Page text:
Awareness Drives: “How dare you be at peace with your own self?"

The Times of India, November 19, 2013 headlines “Fighting a Silent Epidemic.” The write-up by Harmala Gupta, founder-president of CanSupport goes on to exhortwomen to seek early diagnosis and the sequences thereafter. “To add to this, even after discovering a lump in the breasts women in India tend to delay investigations, thereby losing precious time. Besides modesty, there is the fear of the attendant negative social consequences.” A picture of women being mammographed has the caption: “Globally more women are being cured of breast cancer than ever before.”

It is rightly said that the Pathway to Iatrogenic Hell is often paved with the Best of Therapeutic Intentions. The paper and the writer go bashing Indian womanhood, and then give data and directions totally out of sync with well-established scientific facts.

We only have to recall two sources. The Scottish Physicians’ Memorandum on Breast Cancer 1802, reprinted “with full justification” in the International Journal of Cancer by Leslie Foulds of the Imperial Cancer Research Fund (UK) made it very clear that by the time a lump is formed, much less discovered or diagnosed, you ARE too latein the day, an observation just ratified on page 689 of the famed Harrison’s Principles of Internal Medicine, 18th edition, 2012. So whom are we kidding?

The other authority is Brooke of UK, who described the phase of asymptomatic or silent cancer as its “discreet silence.” Brooke’s assigning the wisdom of discretion is fully justified from all facts available on the cytokinetics and tumourokinetics of any cancer. Hoer’s law that “It is impossible to make an asymptomatic person feel better” has the devastating corollary of making the person feel worse. Let the Awareness-Enthusiasts realize that they are dragging their innocent victims to an iatrogenic hell.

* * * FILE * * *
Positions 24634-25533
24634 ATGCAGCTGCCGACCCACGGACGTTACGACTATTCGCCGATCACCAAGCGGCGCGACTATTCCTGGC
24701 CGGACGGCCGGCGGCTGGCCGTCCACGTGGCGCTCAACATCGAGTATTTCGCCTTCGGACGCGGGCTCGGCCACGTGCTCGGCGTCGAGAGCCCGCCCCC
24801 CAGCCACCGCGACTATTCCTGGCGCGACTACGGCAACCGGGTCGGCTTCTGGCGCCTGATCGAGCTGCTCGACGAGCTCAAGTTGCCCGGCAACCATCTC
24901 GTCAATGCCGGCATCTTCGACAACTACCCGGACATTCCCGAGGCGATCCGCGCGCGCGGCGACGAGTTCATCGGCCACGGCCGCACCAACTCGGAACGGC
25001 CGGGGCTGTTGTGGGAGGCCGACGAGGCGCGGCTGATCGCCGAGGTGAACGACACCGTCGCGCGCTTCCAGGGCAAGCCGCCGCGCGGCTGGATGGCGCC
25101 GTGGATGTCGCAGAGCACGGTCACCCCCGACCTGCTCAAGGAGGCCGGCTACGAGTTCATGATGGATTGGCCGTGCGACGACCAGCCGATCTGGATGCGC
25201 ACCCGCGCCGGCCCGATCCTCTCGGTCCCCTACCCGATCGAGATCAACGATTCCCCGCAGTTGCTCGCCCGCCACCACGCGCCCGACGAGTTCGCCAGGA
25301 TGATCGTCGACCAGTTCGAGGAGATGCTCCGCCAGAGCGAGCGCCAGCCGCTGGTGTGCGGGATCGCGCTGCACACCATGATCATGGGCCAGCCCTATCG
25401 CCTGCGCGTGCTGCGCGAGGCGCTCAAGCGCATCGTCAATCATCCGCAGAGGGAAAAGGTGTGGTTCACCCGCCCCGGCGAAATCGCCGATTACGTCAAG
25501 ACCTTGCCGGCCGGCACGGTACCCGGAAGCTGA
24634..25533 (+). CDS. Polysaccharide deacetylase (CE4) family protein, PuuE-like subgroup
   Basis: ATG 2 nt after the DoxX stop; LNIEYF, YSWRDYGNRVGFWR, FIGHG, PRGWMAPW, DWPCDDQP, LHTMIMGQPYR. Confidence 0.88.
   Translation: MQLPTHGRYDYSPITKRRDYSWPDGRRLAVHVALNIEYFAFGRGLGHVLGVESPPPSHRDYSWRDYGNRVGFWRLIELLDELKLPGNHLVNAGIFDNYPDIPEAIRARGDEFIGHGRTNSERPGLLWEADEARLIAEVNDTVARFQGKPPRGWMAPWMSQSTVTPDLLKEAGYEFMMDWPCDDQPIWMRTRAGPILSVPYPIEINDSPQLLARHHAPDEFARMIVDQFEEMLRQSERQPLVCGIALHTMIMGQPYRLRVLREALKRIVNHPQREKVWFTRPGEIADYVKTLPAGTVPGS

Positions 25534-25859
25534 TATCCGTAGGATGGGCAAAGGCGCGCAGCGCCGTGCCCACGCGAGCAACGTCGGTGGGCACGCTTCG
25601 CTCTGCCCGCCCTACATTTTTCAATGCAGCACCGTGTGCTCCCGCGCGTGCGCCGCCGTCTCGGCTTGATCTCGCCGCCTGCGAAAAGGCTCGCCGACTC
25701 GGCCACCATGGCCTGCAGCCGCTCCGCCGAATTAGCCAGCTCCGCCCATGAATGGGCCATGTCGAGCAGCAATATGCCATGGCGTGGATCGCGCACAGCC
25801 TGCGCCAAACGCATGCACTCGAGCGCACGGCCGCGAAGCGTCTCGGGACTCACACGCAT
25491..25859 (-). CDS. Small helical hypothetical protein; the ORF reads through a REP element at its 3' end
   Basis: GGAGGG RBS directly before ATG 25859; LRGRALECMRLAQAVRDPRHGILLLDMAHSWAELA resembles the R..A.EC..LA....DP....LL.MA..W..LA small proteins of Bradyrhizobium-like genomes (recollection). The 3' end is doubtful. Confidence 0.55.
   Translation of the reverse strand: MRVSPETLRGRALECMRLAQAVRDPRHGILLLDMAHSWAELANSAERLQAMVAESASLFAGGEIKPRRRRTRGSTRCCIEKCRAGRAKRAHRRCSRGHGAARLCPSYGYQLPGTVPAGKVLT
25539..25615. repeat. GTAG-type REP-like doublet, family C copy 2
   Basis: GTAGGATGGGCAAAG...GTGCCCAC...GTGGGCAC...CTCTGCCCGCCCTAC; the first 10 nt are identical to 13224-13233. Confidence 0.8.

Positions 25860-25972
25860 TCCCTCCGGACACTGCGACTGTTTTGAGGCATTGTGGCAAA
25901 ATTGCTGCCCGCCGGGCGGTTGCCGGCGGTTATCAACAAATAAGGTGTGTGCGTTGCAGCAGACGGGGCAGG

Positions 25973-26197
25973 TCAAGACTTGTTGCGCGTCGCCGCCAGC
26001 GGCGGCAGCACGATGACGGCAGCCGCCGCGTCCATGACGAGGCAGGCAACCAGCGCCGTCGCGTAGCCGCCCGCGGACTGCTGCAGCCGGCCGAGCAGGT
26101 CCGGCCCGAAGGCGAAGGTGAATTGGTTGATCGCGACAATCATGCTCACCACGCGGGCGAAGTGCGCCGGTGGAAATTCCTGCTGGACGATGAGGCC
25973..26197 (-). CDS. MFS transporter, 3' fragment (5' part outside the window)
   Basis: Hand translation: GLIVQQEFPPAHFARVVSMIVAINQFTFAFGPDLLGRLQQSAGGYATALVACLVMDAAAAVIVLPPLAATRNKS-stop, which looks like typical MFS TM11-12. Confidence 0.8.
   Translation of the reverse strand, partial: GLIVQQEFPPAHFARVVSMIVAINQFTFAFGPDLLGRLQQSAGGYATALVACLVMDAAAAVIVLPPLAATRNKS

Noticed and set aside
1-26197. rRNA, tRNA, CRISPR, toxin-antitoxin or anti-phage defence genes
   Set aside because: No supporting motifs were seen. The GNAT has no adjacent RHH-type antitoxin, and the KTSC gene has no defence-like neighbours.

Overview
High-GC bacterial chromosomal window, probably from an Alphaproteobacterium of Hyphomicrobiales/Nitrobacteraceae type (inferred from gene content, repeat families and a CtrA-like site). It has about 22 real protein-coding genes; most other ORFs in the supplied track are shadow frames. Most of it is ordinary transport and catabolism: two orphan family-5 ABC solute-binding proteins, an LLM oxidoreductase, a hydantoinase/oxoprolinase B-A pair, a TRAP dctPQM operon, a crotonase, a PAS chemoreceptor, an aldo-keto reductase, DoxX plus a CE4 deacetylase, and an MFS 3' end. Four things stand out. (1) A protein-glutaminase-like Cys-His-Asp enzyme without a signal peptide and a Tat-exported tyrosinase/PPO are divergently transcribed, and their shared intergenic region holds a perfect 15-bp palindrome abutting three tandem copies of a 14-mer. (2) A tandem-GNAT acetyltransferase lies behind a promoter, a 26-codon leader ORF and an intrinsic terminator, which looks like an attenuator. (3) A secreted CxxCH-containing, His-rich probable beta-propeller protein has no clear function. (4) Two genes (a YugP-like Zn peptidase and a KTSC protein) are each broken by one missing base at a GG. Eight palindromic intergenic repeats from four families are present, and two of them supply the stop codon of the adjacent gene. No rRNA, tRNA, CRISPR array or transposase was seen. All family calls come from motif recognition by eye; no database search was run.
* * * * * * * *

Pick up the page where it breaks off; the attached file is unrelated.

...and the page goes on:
A latest report of failure of cancer breast is from the Tata Memorial Centre, Mumbai, The Times of India,  December 13, 2013 declaring that “If breast cancer spreads, surgery can’t prolong life, and Chemotherapy gives similar results.” The powerful oncologists of Tata and elsewhere are blissfully ignorant of what Sushruta aphorized 2500 years ago, namely, that a primary form of cancer sends emissaries all over the body, the primary grows first, the secondaries grow later. So, it comes to that the so-called breast lump should not be sought, and if found should better be left alone.

A recent strategy by the Tata Memorial Centre (Mumbai Mirror, December 23, 2012) is to have an air-conditioned van, fully equipped with diagnostic nano machines persuading the people of rural coastal Maharashtra into yielding check-ups and the consequences thereof. Two years of efforts have paid off by allowing diagnosis of cancer of hypopharynx in 3, esophageal cancer is 8 and anal cancer in 13, a tally of 24, after examining thousands of cases. “The number may look small, but the findings are startling” explains radiologist Dr.Kulkarni, principal investigator in the study. “At present, the incidence of hypopharynx, esophagus and oral cancers is said to be 25 for every 10 lac (1000,000) persons.” Such a study would obviously put the cancer-scare in 1999975 persons before nabbing the otherwise silent 25 cancers.

Cancer Epidemic:  Since 1980s a trend of projecting cancer as an epidemic has emerged, this continues un-abated. Epidemic is generally synonymous with contagious disease is now being used freely to depict the spread of cancer. Statistical jugglaries coupled with spreading of cancer-o-phobia are used to prove the point. As emphasized earlier that cancer is a disease of age and hence an increase in lifespan increases the total death due to cancer.  Tests like Mammogram and PSA which is capable of diagnosing asymptomatic cancer adds to the number and according to an article of British Medical Journal which recently combed through American data on cancer deaths and diagnoses found that, while American deaths from certain cancers have remained pretty constant since the 1970s, the number of cancer diagnoses has skyrocketed. Which the journal feels “As screening tests become more sensitive and pervasive, they pick up more cancers or abnormalities that previously would have gone undiagnosed and caused no symptoms or harm.”

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